The Cooperation in International Waters in Africa releases its 2022 Annual Report

Posted in : on 1 December 2022

Sub-Saharan Africa has faced a series of shocks in the last year. Increasing conflict and fragility, the deceleration of economic growth resulting from the war in Ukraine, and rising energy prices occurred against a backdrop of the continuing COVID-19 pandemic and worsening climate change. These factors are pushing more people into extreme poverty and exacerbating food and water insecurity across the continent, making the work of the Cooperation in International Waters in Africa (CIWA) more important than ever.

CIWA works with the government of riparian countries to shore-up their capacities to co-operatively manage water resources and prepare for, adapt to, and recover from shocks. Click To Tweet Its projects are at the forefront of local, national, and regional efforts to fuel sustainable, inclusive, climate-resilient growth. The just-released Annual Report 2022 chronicles CIWA’s efforts to strengthen resilience, water security, and economic development in the 2022 fiscal year, which ended June 30, 2022.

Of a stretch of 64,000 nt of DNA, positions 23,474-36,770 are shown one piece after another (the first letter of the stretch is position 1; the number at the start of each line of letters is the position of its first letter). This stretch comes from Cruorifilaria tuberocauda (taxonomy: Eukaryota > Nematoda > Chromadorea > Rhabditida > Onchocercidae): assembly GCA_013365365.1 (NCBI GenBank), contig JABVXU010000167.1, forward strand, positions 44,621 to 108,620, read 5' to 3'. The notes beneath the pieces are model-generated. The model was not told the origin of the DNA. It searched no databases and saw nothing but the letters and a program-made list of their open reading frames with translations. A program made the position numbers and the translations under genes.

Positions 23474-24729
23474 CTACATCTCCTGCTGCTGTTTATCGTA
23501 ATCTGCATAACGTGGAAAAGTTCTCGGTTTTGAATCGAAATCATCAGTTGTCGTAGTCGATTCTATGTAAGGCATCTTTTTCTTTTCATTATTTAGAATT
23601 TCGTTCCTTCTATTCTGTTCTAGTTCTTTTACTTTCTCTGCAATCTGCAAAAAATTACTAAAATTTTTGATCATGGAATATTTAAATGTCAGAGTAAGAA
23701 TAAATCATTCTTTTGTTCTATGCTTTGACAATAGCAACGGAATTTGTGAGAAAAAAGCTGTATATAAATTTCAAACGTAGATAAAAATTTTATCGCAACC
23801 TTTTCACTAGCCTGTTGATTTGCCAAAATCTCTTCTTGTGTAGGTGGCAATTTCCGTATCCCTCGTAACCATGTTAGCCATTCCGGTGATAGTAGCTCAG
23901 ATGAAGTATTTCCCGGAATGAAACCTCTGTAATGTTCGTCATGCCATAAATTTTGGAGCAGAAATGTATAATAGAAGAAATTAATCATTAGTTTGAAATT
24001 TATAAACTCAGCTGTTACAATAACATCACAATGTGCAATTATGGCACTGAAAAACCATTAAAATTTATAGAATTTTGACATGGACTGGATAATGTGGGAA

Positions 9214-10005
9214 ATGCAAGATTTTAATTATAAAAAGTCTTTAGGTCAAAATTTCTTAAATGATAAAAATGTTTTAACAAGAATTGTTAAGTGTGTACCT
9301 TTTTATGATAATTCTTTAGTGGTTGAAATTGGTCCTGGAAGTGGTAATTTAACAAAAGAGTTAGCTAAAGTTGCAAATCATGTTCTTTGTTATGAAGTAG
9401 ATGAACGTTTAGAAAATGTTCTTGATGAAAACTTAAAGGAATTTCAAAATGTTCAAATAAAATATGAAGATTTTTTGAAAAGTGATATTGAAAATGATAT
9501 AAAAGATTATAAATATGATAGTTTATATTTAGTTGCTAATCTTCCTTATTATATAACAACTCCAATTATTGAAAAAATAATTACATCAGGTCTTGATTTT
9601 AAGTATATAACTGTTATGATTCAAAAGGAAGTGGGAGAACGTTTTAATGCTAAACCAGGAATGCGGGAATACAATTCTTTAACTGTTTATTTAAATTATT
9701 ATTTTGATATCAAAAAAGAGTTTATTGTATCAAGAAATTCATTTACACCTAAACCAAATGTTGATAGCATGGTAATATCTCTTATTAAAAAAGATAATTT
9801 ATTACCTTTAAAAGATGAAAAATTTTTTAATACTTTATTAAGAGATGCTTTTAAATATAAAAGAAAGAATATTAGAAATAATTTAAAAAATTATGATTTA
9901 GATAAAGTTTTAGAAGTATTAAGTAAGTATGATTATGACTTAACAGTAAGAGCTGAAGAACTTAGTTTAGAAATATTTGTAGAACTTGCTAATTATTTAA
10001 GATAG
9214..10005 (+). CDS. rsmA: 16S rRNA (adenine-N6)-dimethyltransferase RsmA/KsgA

A woman walks during a sandstorm in Sudan. Photo Credit: yiannisscheidt/ Shutterstock

Tackling transboundary water challenges

Strengthening water resources management is key to ensuring water and food security, spurring economic growth, and improving livelihoods for the continent’s 1.3 billion inhabitants. With 90 percent of the water in Africa falling within 63 river basin catchments crossed by multiple borders, cooperation in water resources management and development is crucial.Over the last year CIWA has continued to work with partner governments to strengthen information, institutions, and infrastructure systems to help countries prepare for, and mitigate, the worst impacts of climate change and reduce climate vulnerability.

In East Africa, CIWA worked to enhance the region’s resilience to climate change and water insecurity, elevate the voices of civil society in decisions about water resources, and provide opportunities for riparian dialogue and hydro-diplomacy.  

In the Horn of Africa, which is facing cascading impacts from the worst drought in four decades, CIWA programs focused on improving access to groundwater as the region’s cornerstone for water security. Initiatives helped expand the knowledge base on groundwater, strengthen the capacity of partners to manage and develop groundwater, and improve regional platforms focused on building resilience.

Increased climate impacts were also strongly felt in West and Central Africa, a region beset by violence, weak institutions, and political instability and which faced prolonged drought and unpredictable rainy seasons causing flooding in the Sahel. CIWA worked to improve water resources management by identifying strategic investments and key policy actions while addressing knowledge and capacity gaps. It also conducted a Water Security Assessment in Lake Chad as the first step toward developing a transformative water security framework to address regional water challenges.